The goal of the campaign is to provide Canadians, especially young adults and youth, with clear factual information so that they understand how cannabis could affect them. A critical part of the initiative is to equip parents and teachers with factual evidence-based scientific information so that they can have meaningful discussions with young Canadians about the risks of cannabis use, especially drug-impaired driving. To that end, this fall, Public Safety Canada will launch an initiative to inform citizens about the dangers of drug-impaired driving.
Because medical cannabis is legal nationwide in Canada (and recreational use is soon to follow) making an investment in cannabis education and awareness makes sense. An informed and educated public ought to reduce some of the anxiety and possible dangers associated with cannabis use.
Perhaps, the US ought to follow Canada’s lead and make similar investments to educate the American public about medical and recreational cannabis use. At present, the amount of misinformation far outweighs the facts. This is extremely troubling since tens of millions of Americans are currently regular cannabis users.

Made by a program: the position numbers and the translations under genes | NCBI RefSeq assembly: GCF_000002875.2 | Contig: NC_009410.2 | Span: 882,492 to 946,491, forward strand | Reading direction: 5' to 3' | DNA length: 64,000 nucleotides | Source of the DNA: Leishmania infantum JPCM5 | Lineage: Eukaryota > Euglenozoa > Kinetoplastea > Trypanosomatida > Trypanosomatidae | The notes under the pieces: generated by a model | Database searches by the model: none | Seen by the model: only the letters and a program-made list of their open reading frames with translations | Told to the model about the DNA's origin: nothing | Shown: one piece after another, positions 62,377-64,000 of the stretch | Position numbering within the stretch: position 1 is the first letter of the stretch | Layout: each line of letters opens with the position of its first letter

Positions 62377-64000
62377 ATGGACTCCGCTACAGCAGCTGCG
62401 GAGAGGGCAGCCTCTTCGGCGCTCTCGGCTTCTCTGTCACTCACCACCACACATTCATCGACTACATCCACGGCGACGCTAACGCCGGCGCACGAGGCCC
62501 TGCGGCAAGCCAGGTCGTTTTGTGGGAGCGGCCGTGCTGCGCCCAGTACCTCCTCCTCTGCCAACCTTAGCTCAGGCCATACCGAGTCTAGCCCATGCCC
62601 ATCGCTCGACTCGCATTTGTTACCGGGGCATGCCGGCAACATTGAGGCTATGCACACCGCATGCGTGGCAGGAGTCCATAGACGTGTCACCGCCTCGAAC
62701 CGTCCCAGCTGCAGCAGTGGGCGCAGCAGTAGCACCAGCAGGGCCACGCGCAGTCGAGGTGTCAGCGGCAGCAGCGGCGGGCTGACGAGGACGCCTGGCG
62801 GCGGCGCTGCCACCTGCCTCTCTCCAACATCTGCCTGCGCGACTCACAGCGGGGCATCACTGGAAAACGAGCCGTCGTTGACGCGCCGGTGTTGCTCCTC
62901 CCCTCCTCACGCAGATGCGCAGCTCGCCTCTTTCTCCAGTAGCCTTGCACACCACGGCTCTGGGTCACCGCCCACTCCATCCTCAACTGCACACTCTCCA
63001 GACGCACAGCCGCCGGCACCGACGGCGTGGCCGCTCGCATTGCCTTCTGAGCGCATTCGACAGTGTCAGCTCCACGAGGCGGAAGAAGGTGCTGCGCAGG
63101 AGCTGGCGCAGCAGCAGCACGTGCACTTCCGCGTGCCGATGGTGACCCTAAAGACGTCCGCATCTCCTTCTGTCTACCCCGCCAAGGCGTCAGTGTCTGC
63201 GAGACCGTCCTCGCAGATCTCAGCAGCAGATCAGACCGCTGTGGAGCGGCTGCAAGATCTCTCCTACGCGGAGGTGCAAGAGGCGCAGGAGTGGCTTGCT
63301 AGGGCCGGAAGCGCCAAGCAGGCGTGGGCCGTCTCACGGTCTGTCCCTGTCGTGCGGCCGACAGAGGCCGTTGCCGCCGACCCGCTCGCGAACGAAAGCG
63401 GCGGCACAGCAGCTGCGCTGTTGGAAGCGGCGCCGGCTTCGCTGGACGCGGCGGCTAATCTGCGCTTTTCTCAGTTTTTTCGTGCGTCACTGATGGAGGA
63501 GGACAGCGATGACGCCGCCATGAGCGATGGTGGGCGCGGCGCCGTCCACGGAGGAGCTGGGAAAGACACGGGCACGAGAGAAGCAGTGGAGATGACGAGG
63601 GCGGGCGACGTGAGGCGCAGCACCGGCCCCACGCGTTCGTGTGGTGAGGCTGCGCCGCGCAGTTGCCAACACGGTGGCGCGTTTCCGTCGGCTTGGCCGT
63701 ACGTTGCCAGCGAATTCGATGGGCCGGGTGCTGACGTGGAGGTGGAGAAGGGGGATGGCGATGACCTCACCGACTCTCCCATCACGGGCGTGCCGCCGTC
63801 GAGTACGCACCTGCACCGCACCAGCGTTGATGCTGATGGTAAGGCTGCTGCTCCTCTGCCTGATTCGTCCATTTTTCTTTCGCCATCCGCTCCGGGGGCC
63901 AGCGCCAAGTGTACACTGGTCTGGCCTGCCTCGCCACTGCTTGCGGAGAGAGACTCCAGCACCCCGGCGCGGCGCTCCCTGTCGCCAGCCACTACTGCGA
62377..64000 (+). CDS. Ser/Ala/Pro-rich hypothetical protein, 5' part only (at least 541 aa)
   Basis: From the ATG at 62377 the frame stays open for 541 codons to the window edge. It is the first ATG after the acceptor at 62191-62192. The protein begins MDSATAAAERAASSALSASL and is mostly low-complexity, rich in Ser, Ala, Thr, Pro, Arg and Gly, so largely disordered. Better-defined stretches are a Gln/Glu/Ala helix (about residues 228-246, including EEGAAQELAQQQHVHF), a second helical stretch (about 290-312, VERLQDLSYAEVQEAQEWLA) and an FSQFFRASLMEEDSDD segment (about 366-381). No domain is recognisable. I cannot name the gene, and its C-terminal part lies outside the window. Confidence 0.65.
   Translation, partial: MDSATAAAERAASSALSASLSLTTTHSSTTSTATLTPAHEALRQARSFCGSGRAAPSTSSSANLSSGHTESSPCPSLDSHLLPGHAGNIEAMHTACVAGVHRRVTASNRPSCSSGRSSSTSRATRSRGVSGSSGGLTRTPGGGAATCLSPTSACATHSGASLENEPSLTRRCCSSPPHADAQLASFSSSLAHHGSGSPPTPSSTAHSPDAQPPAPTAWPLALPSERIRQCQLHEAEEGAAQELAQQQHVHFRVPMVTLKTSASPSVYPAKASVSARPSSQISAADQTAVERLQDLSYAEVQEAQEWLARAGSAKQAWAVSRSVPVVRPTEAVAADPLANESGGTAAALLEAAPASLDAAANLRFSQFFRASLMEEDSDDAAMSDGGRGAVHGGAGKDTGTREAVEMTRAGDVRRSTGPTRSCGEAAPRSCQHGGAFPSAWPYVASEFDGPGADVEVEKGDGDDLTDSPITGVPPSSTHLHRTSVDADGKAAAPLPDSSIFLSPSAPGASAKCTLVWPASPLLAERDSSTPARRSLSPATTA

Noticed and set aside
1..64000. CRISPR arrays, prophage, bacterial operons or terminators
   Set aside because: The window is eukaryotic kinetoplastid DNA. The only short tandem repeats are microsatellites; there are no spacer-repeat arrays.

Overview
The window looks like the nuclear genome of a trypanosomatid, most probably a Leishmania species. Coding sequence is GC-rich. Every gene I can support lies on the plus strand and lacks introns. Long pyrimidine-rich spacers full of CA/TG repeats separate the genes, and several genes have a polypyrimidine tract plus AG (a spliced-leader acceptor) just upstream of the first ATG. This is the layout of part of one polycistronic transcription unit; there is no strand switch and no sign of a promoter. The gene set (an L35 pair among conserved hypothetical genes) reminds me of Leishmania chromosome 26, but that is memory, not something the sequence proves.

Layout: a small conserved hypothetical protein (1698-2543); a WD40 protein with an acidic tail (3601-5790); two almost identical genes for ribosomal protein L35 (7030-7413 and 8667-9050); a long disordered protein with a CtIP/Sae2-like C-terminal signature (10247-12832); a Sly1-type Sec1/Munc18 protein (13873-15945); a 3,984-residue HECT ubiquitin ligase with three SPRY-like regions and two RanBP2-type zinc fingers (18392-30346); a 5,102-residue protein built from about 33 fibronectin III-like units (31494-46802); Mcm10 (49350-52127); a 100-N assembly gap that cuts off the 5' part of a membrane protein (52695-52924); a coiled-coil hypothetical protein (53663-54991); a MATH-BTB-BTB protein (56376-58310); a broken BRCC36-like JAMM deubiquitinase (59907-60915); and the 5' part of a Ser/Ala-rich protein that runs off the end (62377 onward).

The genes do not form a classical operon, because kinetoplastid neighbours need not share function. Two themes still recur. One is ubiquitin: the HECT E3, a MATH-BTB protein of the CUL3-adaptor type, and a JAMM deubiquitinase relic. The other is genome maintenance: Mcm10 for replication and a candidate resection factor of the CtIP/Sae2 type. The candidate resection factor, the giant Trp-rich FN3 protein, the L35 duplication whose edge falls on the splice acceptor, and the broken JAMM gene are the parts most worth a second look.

In a previous blog post I wrote that several community colleges and lesser know universities were offering summer and/or continuing education classes about cannabis. While these course offerings were impressive, most were community-based and specifically designed to support local cannabis growers and the emerging cannabis business in these locales.
More recently, however, several major universities including Ohio State University, the University of Washington, the University of Vermont and the University of California-Davis announced that they will offer courses designed to provide students and healthcare professionals with an understanding of the physiology, medical and legal implications of cannabis use.
And, quite surprisingly, Louisiana State University has entered into a private agreement with a Las Vegas-based biopharmaceutical pharmaceutical company GB Sciences to cultivate and supply cannabis for disease indications that the company plans to treat including chronic pain, arthritis, cardiovascular problems, asthma and inflammatory bowel disease. While LSU entered into this agreement, it is not clear whether or not it relationship with GB Sciences may affect its sources of federal funding because cannabis is still illegal at the federal level.